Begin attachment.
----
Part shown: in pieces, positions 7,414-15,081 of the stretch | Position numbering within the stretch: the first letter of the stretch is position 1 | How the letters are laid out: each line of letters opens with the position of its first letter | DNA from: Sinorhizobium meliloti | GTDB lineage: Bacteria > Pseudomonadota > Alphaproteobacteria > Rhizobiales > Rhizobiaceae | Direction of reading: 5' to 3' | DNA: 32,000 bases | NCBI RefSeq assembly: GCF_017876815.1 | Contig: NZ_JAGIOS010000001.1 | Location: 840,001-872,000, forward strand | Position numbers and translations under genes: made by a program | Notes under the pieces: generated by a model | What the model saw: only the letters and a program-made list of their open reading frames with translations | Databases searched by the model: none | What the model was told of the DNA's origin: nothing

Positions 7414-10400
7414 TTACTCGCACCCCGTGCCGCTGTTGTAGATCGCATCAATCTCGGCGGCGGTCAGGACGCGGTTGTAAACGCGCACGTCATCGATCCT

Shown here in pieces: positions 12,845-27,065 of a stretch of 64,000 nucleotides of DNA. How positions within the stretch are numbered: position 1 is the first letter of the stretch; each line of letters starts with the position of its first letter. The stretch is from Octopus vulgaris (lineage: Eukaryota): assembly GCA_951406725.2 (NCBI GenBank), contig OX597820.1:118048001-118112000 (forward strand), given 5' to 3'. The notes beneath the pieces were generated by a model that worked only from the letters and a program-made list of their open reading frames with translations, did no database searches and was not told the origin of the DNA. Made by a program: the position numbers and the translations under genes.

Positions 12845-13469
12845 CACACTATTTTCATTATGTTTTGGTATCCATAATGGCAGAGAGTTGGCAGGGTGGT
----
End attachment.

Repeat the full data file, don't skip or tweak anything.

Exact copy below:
Part shown: in pieces, positions 7,414-15,081 of the stretch | Position numbering within the stretch: the first letter of the stretch is position 1 | How the letters are laid out: each line of letters opens with the position of its first letter | DNA from: Sinorhizobium meliloti | GTDB lineage: Bacteria > Pseudomonadota > Alphaproteobacteria > Rhizobiales > Rhizobiaceae | Direction of reading: 5' to 3' | DNA: 32,000 bases | NCBI RefSeq assembly: GCF_017876815.1 | Contig: NZ_JAGIOS010000001.1 | Location: 840,001-872,000, forward strand | Position numbers and translations under genes: made by a program | Notes under the pieces: generated by a model | What the model saw: only the letters and a program-made list of their open reading frames with translations | Databases searched by the model: none | What the model was told of the DNA's origin: nothing

Positions 7414-10400
7414 TTACTCGCACCCCGTGCCGCTGTTGTAGATCGCATCAATCTCGGCGGCGGTCAGGACGCGGTTGTAAACGCGCACGTCATCGATCCT

Shown here in pieces: positions 12,845-27,065 of a stretch of 64,000 nucleotides of DNA. How positions within the stretch are numbered: position 1 is the first letter of the stretch; each line of letters starts with the position of its first letter. The stretch is from Octopus vulgaris (lineage: Eukaryota): assembly GCA_951406725.2 (NCBI GenBank), contig OX597820.1:118048001-118112000 (forward strand), given 5' to 3'. The notes beneath the pieces were generated by a model that worked only from the letters and a program-made list of their open reading frames with translations, did no database searches and was not told the origin of the DNA. Made by a program: the position numbers and the translations under genes.

Positions 12845-13469
12845 CACACTATTTTCATTATGTTTTGGTATCCATAATGGCAGAGAGTTGGCAGGGTGGT